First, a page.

Some New Jersey
Music Roll History
This article is being used with the express permission of the author and appeared
in the Mechanical Music Digest on Tue, 8 Jul 1997 22:14:42 -0400 (EDT)
From: FHimpsl@aol.com (Frank Himpsl)
Subject: Roll Companies in Good Old New Jersey
Dear Jody, In reference to Bryan Cather's request for information on the
Newark and Orange, New Jersey, roll company labels, here's what I can
offer, in the form of an impromptu discourse:
Standard Music Roll Co., Central Avenue, Orange NJ ; I am certain this
company issued rolls under the following labels. There may be others.
Perforated Music Roll Co. ; all 65-note, circa 1900-06, large orange
Electra, 65 note ; black label with company name, terrible paper quality
Electra, 88 note ; same label, same paper
Standard, 88 note ; No inscription on label, usually on light blue paper
with a horizontal bar and framework in orange. Serial number at top,
usually in 80,000 series. same paper
Perfection, 88 note ; Small rolls listed @ 25 cents, sold them 3 for
50 cents. No words on the roll. Orange label.
Arto, 88 note ; The company also issued 78-rpm records with same label
name. Issued with and without lyrics on the roll. Red label when with
words. Green label when without.
VocoWord, 88 note ; Same masters as Arto, but always with words. Blue
Simplex, 88 note ; Rarely seen, same masters as Arto
Standard, 88 note ; Large orange and black label with the word
"Standard" at top. Last product of the company. Issued from 1923-25.
Top name pianists and composers were enlisted on this series. Rare
rolls to find. Both word rolls and instrumental numbers were issued.
Sing-A ; Red label on white paper, all rolls made with words printed on.
Used Arto masters same as the others.
Supreme Music Co., Newark, NJ ;
As far as I know there was no connection between this company and
Standard in Orange. It is possible that the Supreme rolls were made as
a cheaper product by another firm, Bennett and White (also of Newark),
who manufactured rolls under the "Artempo" and "American Art Record"
labels. Bennett and White was destroyed by a fire about 1920, and could
have started up with this new company name.
The Supreme rolls (and label variants) were very cheaply made, on poor
paper. They also employed a trick of the Standard Music Roll Co., which
was to wind the paper roll onto a much WIDER spool, thereby making the
customer think he was getting more music for the money. In fact, these
rolls were usually no longer than a 2-bit Perfection roll, but they
sometimes sold them for 65 to 75 cents.
Supreme Music Co. Labels:
Supreme (green on white)
Globe (light blue on white) same masters as Supreme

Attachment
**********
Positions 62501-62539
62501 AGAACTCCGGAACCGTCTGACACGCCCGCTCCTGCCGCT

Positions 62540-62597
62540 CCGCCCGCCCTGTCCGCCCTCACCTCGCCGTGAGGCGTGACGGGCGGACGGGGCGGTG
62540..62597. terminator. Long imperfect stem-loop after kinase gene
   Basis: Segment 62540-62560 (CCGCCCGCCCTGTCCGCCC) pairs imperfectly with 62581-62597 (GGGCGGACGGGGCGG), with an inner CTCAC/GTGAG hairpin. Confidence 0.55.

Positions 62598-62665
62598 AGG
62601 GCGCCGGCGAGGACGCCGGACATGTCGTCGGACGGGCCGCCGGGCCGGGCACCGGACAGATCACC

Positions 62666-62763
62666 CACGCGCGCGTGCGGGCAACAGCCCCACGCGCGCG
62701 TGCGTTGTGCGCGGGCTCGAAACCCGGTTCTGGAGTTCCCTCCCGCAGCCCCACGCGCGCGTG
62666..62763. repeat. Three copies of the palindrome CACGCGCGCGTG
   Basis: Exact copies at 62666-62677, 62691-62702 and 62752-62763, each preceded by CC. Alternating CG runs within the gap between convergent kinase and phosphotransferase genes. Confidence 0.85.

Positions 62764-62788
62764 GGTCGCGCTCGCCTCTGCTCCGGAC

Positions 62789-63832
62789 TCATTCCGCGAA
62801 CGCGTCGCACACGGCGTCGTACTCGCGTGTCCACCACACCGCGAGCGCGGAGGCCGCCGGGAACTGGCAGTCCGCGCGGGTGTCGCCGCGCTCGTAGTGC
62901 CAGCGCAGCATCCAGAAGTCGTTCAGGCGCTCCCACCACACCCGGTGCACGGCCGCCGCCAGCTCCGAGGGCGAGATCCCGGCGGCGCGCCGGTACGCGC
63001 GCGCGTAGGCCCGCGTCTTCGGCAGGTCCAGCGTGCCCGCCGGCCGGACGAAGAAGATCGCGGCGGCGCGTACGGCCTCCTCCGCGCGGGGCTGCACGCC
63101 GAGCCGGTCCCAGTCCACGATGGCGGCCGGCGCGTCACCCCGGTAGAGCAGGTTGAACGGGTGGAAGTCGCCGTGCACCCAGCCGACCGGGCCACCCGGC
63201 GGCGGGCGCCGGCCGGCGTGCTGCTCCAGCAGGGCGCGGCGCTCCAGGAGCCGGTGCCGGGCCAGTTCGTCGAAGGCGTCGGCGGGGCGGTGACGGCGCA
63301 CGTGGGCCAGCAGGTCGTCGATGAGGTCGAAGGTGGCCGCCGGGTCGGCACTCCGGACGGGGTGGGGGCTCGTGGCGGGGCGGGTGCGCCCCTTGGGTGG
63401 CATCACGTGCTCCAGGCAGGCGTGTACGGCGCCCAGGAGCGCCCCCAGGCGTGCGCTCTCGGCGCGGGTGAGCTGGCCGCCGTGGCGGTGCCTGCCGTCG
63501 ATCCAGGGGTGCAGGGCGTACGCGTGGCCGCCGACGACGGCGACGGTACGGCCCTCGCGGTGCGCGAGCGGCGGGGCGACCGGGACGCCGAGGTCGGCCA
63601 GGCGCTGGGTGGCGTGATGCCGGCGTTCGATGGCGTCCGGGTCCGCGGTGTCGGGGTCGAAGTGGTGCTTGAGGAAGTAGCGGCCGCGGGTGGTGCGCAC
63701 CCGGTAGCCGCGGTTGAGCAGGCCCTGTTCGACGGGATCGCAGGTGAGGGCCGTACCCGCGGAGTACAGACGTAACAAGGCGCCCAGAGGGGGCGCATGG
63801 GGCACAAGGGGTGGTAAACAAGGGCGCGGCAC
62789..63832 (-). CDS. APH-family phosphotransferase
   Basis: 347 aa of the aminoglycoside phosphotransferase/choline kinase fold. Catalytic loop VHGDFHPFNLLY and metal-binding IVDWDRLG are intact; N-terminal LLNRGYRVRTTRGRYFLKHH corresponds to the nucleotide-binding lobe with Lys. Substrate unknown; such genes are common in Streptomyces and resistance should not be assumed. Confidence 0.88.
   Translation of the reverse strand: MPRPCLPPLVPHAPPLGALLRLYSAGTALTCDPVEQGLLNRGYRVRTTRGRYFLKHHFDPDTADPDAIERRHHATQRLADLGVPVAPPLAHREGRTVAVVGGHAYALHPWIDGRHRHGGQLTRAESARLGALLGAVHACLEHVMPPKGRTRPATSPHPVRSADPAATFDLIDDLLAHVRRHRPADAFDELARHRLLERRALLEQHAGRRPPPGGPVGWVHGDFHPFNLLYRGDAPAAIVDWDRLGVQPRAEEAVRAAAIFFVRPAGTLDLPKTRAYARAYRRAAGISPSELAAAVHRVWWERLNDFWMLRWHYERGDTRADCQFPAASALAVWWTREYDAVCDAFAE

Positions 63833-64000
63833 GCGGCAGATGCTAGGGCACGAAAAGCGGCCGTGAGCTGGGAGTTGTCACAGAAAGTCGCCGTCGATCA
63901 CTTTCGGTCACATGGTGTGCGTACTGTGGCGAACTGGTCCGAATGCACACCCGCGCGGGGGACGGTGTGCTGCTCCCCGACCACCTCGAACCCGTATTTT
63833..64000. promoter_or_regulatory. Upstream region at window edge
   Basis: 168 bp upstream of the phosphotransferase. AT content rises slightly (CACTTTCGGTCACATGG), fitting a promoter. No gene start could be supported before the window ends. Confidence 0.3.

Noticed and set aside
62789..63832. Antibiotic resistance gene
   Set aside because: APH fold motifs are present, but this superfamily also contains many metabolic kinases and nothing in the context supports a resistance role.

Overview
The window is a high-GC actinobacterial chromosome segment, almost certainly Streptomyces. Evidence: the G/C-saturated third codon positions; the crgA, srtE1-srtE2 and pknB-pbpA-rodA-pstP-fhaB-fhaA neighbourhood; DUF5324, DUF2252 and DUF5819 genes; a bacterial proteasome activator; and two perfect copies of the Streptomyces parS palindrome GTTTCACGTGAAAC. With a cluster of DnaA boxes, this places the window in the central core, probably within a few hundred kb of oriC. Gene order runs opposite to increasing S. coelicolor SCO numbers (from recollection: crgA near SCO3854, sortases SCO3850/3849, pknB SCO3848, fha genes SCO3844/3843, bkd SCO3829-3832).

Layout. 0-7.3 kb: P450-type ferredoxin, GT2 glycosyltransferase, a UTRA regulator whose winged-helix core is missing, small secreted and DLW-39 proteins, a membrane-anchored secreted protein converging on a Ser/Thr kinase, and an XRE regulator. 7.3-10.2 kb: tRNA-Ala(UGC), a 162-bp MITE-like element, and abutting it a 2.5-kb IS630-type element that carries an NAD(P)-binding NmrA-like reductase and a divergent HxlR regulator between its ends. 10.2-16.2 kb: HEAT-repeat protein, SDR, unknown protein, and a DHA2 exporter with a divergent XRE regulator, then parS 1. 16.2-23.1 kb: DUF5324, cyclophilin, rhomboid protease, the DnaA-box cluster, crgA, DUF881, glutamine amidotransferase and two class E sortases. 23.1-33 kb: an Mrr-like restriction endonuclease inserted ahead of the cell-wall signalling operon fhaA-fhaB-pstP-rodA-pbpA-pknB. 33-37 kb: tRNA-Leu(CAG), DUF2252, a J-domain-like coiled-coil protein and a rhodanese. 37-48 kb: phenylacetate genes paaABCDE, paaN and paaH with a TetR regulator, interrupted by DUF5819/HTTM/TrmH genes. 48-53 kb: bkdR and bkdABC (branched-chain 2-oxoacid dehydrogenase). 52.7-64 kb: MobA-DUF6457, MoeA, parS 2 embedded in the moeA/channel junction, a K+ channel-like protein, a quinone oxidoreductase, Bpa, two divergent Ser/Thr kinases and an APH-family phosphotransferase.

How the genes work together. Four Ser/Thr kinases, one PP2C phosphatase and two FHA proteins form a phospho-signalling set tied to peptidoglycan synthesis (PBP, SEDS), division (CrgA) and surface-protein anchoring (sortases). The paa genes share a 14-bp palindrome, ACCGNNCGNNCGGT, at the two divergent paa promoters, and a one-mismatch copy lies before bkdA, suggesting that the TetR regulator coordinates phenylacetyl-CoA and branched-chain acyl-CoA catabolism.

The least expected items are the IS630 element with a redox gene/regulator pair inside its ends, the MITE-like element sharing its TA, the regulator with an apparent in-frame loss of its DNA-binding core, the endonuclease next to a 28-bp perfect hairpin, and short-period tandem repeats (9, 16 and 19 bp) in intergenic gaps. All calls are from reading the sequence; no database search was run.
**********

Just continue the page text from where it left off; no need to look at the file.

Regent (bright violet on white) again, same masters
Simplex (green on white), not the same Simplex as mentioned above!
This label strongly resembles the Supreme design.
Sometimes you will also find these rolls custom labeled for some of the
big NJ department stores of the day, such as Landay Bros., Bamberger's,
Ritz and a few others. The same masters were used.
I believe that the Supreme Co. was possibly a forerunner of the Atlas
Player Roll Co., (on 5th St. in Newark), which started manufacturing
rolls around 1925. The label design is very similar to Supreme.
However, there's a gap from 1922-25 where I've never seen a Supreme
or related roll type, so it's possible Atlas was a different concern
Atlas rolls date from 1925 - 1932 and are most always found with a dark
blue label design. In the early 1930s some rolls were made with an
ornate orange and blue design, and the firm was referred to as "AMRCo."
With Atlas rolls, the label color was usually (but not always) changed
when re-done to indicate a department store name. The Landay Bros.
labels were green, Bamberger's were brown, but Ritz Bros. and Wissner's
were in the same dark blue. There are several more store's names which
were inscribed by Atlas. All the masters were the same.
The Herbert Co. was yet another independent roll manufacturer in Newark,
but dates from the early days (circa 1905-1911). They made rolls under
both Herbert and Virtuoso labels, in both 65-note and 88-note formats.
The same masters were used for Herbert and Virtuoso. Herbert labels
were chocolate brown in color, whereas Virtuoso were usually gray with
green lettering. These rolls were the best in terms of product quality
to ever come out of Newark, being made of the best materials so as to
About Aeolian rolls: the 65 note rolls inscribed "Aeriol Piano" at top
were the earliest products as far as I'm aware. Their convention of
using extremely plain-looking 88 or 65-note labels started very early,
probably around 1905 or maybe a year or two earlier yet. The Aeolian
rolls SPELL OUT THE WORDS "Eighty-Eight Note" or "Sixty-Five Note" at
the very top of the label. Rolls which have the NUMERALS "88" or "65"
in the upper corners were not Aeolian products, but were all made by the
United States Music Roll. Co. of Chicago.
This page was last revised on March 12, 2015 by John A. Tuttle.
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